This approach has benefits as well as drawbacks. The benefits are that the XForms specification was completed more quickly, and without host language dependencies that otherwise might exist. The primary disadvantage is that more work needs to be done to actually integrate XForms with XHTML, SVG, or any other language.
Another W3C specification, Modularization of XHTML, provides a framework in which XHTML, or any other combination of XML-based languages, can be mixed and matched in order to provide a combined document type. Such combinations can take advantage of specific language features; for example, in XHTML a non-rendered head section can contain the XForms Model, and in SVG, a foreignObject element can enclose individual form controls.
Any document that uses XForms will necessarily be a combined document type, involving multiple XML namespaces. Such compound documents are still largely uncharted territory in the realm of W3C specifications, which leads to several headaches. For one thing, XML has the concept of attributes of type ID, specifying a document-unique value. Unfortunately, the id-ness of the attribute needs to be declared in a DTD or some kind of schema, which can only occur at the top of the overall document, not at the point where a subdocument starts. DTDs in general are poorly suited to validation, so until further work is done within the W3C, some XForms documents will have to suffice with being simply well-formed.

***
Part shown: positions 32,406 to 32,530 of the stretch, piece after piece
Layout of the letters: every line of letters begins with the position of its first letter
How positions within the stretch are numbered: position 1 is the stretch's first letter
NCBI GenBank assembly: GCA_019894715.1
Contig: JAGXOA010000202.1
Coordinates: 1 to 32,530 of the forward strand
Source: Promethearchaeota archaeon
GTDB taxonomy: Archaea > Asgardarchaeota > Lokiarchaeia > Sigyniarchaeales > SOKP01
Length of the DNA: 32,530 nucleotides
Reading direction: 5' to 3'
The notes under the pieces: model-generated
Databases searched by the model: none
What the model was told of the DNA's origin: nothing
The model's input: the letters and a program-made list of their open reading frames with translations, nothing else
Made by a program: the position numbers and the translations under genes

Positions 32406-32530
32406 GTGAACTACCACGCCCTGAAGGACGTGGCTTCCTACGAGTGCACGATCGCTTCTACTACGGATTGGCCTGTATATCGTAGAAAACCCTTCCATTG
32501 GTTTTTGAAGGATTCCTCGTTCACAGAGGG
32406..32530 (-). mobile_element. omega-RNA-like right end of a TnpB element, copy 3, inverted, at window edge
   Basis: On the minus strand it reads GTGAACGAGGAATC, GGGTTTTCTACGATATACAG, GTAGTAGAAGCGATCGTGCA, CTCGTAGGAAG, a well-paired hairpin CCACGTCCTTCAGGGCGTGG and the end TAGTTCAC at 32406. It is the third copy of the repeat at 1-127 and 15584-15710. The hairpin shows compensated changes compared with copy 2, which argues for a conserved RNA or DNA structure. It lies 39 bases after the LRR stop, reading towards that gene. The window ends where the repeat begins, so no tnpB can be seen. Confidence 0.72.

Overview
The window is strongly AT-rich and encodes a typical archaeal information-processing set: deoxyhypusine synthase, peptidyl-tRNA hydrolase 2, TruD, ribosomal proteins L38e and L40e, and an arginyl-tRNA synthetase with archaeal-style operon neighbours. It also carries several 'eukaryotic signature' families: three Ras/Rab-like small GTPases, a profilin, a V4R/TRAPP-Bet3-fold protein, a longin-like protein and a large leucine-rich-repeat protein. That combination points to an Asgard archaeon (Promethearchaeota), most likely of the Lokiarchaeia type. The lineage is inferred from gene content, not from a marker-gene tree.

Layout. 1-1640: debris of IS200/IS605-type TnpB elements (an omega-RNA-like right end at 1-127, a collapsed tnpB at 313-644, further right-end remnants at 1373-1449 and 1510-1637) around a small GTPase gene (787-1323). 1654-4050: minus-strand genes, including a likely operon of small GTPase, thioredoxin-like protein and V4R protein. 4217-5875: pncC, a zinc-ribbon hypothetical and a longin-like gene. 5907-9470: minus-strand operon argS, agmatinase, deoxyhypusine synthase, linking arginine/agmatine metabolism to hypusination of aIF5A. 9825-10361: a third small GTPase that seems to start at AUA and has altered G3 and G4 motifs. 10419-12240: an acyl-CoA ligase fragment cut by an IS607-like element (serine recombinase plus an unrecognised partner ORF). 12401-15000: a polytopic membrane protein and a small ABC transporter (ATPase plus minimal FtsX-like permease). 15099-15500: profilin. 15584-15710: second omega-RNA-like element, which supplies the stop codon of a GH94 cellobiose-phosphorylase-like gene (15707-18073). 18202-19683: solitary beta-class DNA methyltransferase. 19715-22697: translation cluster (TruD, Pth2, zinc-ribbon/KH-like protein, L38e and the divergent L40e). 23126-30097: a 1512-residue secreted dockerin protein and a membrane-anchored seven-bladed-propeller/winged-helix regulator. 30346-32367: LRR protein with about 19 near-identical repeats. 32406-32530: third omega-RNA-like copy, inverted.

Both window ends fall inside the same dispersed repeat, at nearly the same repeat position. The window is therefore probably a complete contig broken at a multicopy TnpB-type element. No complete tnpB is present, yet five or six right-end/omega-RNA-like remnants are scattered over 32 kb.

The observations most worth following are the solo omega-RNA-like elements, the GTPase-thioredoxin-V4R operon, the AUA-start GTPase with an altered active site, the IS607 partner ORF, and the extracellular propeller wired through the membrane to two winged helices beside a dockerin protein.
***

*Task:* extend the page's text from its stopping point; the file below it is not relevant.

Although often scorned by developers, XML namespaces are a fact of life, particularly for W3C specifications. XForms elements conforming to the final W3C Recommendation are defined in a namespace of http://www.w3.org/2002/xforms. Other specifications could, in theory, include all the XForms elements in their own namespace, though this seems unlikely for official W3C specifications. Examples in this book show a mixture of both approaches.
One glimmer of hope is a recurring proposal for an attribute named xml:id, which would be recognized as having id-ness without a separate DTD or Schema. In examples throughout this book, any attributes named id will be considered to have been appropriately declared to be unique identifiers.
In a similar category is an attribute usually named class, which serves as a hook for attaching style sheets. As used throughout this chapter, the host language is responsible for defining this attribute and attaching it to the XForms elements.